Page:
- I will research the possibility of taking a Creative Writing course to improve my style and also consider incorporating the writing with my photographic images.
- I will continue to summarise each week’s practice in a Critical Reflection of Practice piece on my blog with the intention that along with 3 and 4 above I will collect evidence to support my approach and findings.
- I will write a suite of essays about the key learning points from this first period of practice.
- I will focus on those philosophers that directly inform what I am doing in my practice – at the moment these are Derrida, Heidegger and Harman.
- I will cast my net wide in terms of contemporary practice to include nature writing, films, other photographers and writers and also continue reading Robin Nelson’s book Practice as Research in the Arts (2013).
- Now that I am better informed, I will revise the Plan for the next nine months of my PhD to the point of upgrade.
My supervisor and I spoke of the way I am reacting to the elements of nature and how they affect me and the relationship between body, environment and image – the being in the moment and how it might change. This may be an aspect of research to pursue.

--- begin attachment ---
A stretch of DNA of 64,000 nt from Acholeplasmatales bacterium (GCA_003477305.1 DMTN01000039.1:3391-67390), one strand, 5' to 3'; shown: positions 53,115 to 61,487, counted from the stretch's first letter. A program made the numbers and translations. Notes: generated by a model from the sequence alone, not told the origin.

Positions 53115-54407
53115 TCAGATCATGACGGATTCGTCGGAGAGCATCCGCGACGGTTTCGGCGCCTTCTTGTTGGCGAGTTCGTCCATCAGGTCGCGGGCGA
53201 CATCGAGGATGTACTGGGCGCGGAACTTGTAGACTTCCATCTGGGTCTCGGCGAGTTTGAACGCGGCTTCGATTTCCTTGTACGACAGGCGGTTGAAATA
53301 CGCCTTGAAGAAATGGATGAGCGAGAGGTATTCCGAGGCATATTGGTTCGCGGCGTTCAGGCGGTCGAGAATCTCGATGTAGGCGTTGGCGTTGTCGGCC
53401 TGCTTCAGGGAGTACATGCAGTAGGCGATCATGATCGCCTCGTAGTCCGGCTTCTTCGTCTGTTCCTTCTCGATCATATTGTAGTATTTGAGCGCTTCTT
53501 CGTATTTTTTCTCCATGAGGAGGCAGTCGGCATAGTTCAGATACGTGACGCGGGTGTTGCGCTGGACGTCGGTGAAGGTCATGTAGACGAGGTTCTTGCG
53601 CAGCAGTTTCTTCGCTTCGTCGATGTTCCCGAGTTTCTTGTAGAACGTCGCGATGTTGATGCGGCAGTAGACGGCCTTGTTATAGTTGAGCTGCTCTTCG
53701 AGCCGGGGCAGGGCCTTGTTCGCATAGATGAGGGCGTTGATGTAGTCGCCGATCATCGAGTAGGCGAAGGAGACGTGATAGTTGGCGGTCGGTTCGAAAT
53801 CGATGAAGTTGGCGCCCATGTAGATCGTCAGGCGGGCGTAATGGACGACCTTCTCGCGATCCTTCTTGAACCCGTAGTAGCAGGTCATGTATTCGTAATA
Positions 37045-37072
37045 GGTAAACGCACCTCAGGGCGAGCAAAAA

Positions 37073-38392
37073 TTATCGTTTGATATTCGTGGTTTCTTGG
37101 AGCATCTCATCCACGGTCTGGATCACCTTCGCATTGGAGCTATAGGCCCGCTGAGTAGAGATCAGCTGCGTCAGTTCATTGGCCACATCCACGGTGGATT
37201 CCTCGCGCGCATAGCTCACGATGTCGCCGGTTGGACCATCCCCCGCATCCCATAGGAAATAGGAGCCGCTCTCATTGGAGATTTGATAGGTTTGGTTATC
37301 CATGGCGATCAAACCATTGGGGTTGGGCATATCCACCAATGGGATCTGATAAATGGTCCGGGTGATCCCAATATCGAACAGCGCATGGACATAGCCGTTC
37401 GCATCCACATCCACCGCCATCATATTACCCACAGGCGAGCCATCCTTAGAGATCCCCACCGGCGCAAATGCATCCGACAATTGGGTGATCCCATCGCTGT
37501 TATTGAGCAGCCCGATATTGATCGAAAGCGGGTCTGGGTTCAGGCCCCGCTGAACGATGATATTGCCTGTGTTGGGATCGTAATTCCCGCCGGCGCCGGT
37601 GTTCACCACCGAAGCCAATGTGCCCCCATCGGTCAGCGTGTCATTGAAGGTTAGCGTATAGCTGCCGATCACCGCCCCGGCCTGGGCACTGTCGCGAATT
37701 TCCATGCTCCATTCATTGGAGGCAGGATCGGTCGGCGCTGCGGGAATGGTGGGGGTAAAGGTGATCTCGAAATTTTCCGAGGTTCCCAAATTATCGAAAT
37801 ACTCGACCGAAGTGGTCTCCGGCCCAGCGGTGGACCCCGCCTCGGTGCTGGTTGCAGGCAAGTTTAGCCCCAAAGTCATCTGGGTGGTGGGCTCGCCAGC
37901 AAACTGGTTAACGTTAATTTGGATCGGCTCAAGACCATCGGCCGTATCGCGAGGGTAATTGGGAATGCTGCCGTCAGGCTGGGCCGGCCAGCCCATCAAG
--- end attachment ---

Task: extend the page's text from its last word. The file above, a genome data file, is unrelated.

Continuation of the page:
She suggested that as I engage in the process of academic research, I will begin to filter that which is most relevant. Perhaps focus on a quotation, write, dig deeper, look through books for the “unnameable glimmer”. What is it that speaks to me, or not, and critically analyse how it works in my photographic practice?
She suggested that I should open up my writing – write about something that reveals a thought. How do philosophers speak to me? I am building a thesis. I should write deeply about small themes like the unnameable glimmer” for example. How does it speak to my practice? Collect quotations – and I might find a theme that connects them. Academic research is about carving a path – step by step. My supervisor advised that I should not fix anything and remain open as long as possible however, this does not mean I should not make some decisions.